My dad was a log scale, he was a man who spent all day out side, no matter the weather, rain, snow, sun… it was his job. His job, or, shall I say what he did, was measure timber. * If you have ever seen a truck on the roadway carrying timber, that timber needs to be measured so they now how many board feet there are. My dad would climb up on the timber loaded on the trucks and measure it.
It wasn’t really the job I wanted to tell you about, but life, and what my dad showed and taught my brother and I. Often you don’t realize what you have learned until you need it or somehow use the knowledge.
I love trees, the strength they represent as well as the flexibility and frailness. Looking at the photo with this post you will notice the rings in the tree. Most of us know that is how you can tell how old a tree is. Count the rings. On camping trips we were sent into the woods and told to find a tree and count the rings. Was this to educate us or to have a little parental alone time? Maybe both. As you look at the rings in a tree you will find how its life was. There are tiny spaces between rings, large spaces, darker and lighter. These all reveal to us what happened to the tree in its life time. Was there enough water, did spring come early, was it cold, did the tree have enough light. We can also see if the tree contracted a disease or insects infestation. So much by looking at the stump of a tree or a cut piece of wood.
I always found this fascinating. Now, as a photographer, and writer I can apply the tree age theory to our lives as people. We may not have visible rings, ones that others can count anyway. Well, our age in years. Ah yes, the years. How are the years for us…?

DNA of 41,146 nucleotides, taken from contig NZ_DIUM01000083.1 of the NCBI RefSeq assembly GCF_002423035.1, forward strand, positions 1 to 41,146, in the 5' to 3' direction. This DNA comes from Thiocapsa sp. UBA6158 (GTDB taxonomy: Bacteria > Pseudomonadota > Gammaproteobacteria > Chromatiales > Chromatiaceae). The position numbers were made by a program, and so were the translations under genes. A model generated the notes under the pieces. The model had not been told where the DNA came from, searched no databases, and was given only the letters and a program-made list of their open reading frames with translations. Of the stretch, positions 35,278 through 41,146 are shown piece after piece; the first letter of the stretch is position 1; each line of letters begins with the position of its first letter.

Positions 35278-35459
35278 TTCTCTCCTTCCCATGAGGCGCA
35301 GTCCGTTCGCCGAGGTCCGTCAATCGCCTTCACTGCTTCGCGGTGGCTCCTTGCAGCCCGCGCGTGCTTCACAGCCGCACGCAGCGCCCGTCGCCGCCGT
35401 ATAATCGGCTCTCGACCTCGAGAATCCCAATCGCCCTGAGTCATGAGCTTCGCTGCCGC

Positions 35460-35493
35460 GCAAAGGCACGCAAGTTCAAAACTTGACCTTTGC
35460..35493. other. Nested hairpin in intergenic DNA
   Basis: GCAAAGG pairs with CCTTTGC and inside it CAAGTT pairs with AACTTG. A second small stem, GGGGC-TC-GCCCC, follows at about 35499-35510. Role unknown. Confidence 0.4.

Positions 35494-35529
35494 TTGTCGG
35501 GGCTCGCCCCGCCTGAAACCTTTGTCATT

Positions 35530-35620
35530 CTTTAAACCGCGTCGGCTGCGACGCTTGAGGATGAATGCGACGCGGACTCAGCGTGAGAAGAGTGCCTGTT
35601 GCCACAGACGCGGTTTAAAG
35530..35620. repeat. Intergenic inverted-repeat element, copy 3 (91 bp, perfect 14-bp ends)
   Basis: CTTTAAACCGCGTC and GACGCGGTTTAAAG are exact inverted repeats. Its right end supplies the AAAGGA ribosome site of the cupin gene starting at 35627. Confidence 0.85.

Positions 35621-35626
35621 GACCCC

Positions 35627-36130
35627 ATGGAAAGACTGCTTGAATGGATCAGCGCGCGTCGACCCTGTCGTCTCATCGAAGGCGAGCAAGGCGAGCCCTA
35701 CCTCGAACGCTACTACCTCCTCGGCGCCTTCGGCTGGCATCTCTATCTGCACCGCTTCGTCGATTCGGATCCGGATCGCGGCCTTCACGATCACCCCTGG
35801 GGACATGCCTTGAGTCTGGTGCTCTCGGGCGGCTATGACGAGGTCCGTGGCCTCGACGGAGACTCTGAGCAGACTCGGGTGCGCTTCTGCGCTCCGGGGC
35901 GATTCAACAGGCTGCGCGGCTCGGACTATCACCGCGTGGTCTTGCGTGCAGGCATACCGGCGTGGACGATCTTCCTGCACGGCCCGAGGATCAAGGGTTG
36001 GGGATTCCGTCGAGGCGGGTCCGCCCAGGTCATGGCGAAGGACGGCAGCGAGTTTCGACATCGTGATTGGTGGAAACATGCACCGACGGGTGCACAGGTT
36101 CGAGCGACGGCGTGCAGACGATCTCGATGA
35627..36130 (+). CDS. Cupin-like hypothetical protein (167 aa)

Are we worn, beaten and battered? Have we had years of drought? Do we have rings that are just the right size to indicate a good year of growth? Well watered, good sun, mild winter, no bugs. Many of us would have to say our good years come and go. Just like a trees.
If others could see our rings, know the depths of our lives maybe there would be kinder words spoken, compassion shown, and love shared. So quick are we to judge, so quick to blame or label. Each of us has earned the rings in our lives, and they are rings because we have made it through the year, full circle.
Standing in the woods, breathing deep the musky dampness of pine needles and dirt, look around. Not all trees are the same. Neither are people. Some are small and frail, others towering and strong. Looking, breathing, living, striving, we all reach toward the light. For growth, for warmth, for direction and guidance. For a tree, growing up is a good thing. So too we should grow, up, in Christ, toward the light. Gaining strength, gaining wisdom, and digging our roots down deep, nourished by Him, until the day we have come full circle. Amen